The Steelers made great use of the annual college draft and built their roster up to include numerous future Hall of Famers at many different positions. Pittsburgh’s defense was the most impressive part of their team in 1974 when they captured their first world title. Their defense was very good in 1975 also, but it was really their offense which improved much more than their offense in 1974. The Steelers were strong in 1974, but they did suffer from occasional letdowns.

Join the newsletter

Learn more about the Sports History Network

    We respect your privacy. Unsubscribe at any time.

    They peaked at exactly the right time, especially their defense against opposing rushing attacks. They permitted only a meager amount of ground yards to all three of their postseason foes in ’74, the Bills, Raiders, and Vikings in Super Bowl IX. In 1975, the Steelers limited those letdowns from the previous year to a much smaller amount. True, their opponents played them tough, but the Steelers just proved that they were tougher.

    They swept all of their divisional games, which allowed them to win their division with only a limited challenge from Cincinnati. In the 1975 AFC Title Game, both the Raiders and the Steelers made numerous mistakes. The difference was that Pittsburgh was able to take advantage of more of Oakland’s miscues, which was enough for a Steeler win. In Super Bowl X, it took everything that Pittsburgh had in order to beat the tougher-than-expected wildcard Dallas Cowboys. In this game, it was their character and their refusal to fold which led the way to a 21-17 comeback win for the Steelers, their second straight world championship.

    A few years later, the Steelers once again were the defending world champions, having beaten Dallas again, in Super Bowl XIII.  But how would they repeat? The pro game had undergone many different rules changes in the past year, and even though Pittsburgh was able to adapt to those new rules better than any other NFL team, they still faced an enormous challenge in 1979.

    If there was ever a team during the decade that would suffer from complacency, it would be the 1979 Steelers. Furthermore, in that season, Pittsburgh’s offense committed an incredible number of turnovers. Their quarterbacks threw a total of 26 interceptions, and they fumbled the ball 26 times, the greatest number of fumbles in the league. A grand total of 52 turnovers. Now to be fair, the Steelers had quite a few newer players and rookies handling the ball in 1979, which might explain the high number of turnovers.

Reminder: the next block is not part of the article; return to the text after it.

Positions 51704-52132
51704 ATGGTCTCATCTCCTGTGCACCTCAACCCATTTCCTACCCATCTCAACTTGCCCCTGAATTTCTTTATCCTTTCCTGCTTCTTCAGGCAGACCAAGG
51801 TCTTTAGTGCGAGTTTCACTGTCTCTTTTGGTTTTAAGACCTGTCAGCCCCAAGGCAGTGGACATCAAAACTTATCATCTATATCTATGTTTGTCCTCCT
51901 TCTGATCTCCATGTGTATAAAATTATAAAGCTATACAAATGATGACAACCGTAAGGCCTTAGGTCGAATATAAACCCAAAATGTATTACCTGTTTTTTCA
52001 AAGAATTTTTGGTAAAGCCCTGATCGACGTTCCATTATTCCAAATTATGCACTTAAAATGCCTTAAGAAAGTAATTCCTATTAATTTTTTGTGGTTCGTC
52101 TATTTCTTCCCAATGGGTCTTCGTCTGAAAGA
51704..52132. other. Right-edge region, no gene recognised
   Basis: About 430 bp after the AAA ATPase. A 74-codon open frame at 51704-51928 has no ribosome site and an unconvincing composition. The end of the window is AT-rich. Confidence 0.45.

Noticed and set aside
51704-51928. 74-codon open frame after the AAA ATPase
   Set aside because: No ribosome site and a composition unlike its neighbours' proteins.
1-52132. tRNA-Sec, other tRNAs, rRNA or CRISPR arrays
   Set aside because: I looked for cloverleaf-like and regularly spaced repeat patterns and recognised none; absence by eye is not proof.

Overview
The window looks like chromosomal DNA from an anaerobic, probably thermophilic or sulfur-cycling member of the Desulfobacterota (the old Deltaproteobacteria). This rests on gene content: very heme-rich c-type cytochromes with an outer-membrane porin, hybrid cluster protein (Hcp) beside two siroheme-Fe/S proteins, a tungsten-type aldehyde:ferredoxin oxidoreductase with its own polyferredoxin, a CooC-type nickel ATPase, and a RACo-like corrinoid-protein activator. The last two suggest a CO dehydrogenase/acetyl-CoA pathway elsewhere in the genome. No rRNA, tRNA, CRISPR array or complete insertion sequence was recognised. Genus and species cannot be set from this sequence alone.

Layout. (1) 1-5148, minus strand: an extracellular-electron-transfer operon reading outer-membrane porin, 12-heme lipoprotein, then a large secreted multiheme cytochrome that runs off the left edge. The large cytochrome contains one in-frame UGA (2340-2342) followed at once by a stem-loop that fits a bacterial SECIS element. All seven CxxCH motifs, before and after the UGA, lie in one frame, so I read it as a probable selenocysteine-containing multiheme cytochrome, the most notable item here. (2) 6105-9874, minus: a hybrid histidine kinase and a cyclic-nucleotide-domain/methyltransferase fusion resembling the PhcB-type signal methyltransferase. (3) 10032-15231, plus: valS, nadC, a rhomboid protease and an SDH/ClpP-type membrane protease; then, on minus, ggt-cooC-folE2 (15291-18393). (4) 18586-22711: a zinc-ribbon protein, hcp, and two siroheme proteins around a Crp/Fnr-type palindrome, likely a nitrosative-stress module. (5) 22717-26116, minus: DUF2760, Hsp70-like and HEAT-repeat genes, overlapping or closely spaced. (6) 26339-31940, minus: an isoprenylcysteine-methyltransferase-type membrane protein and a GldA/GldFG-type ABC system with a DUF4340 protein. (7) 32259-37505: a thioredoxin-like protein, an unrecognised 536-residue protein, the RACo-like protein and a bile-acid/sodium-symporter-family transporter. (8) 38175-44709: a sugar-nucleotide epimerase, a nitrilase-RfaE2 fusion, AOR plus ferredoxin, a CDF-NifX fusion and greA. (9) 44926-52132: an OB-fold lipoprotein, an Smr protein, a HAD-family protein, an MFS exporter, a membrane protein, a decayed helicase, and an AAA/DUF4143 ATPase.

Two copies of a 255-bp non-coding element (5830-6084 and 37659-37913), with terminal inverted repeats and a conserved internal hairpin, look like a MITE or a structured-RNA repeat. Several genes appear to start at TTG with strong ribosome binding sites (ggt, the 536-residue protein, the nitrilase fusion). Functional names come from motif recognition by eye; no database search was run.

You could tell that this 1979 Pittsburgh team just was not as dominant as those of previous years heading into the postseason. Yet they managed to beat Miami in the divisional playoffs. Then thanks to a controversial call, they managed to beat Houston again in the AFC Title Game. In Super Bowl XIV, the Los Angeles Rams gave them one heck of a fight before finally bowing to Pittsburgh’s overall experience and the wide receiving prowess of John Stallworth.

    So the 1970s saw its share of Super Bowl repeat winners, much more so than the teams of today. The overall verdict? The teams of that previous era were seemingly just built stronger than today’s teams. They were also able to take advantage of whatever situation befell them better than today’s teams. That’s my take on it. Thanks for listening to this edition of The Pigskin Past.

    Throughout his days, Joe spent some time as a sportswriter and has been a member of the Pro Football Researchers Association since the mid-1980s.  Joe is also a proud member of the Pro Football Writers of America.

    Also, if you’re interested in picking one of Joe’s books up, all three are listed below.

    Here, you can learn more about Joe and Pigskin Past.

    Joe Zagorski
    Joe Zagorski

    Please Note – As an Amazon Associate I earn from qualifying purchases

    More Posts From Pigskin Past

    Leave a Comment

    Win your copy of the NFL Films All-Time Team 6-show box set.  There are many ways to earn entry to the contest.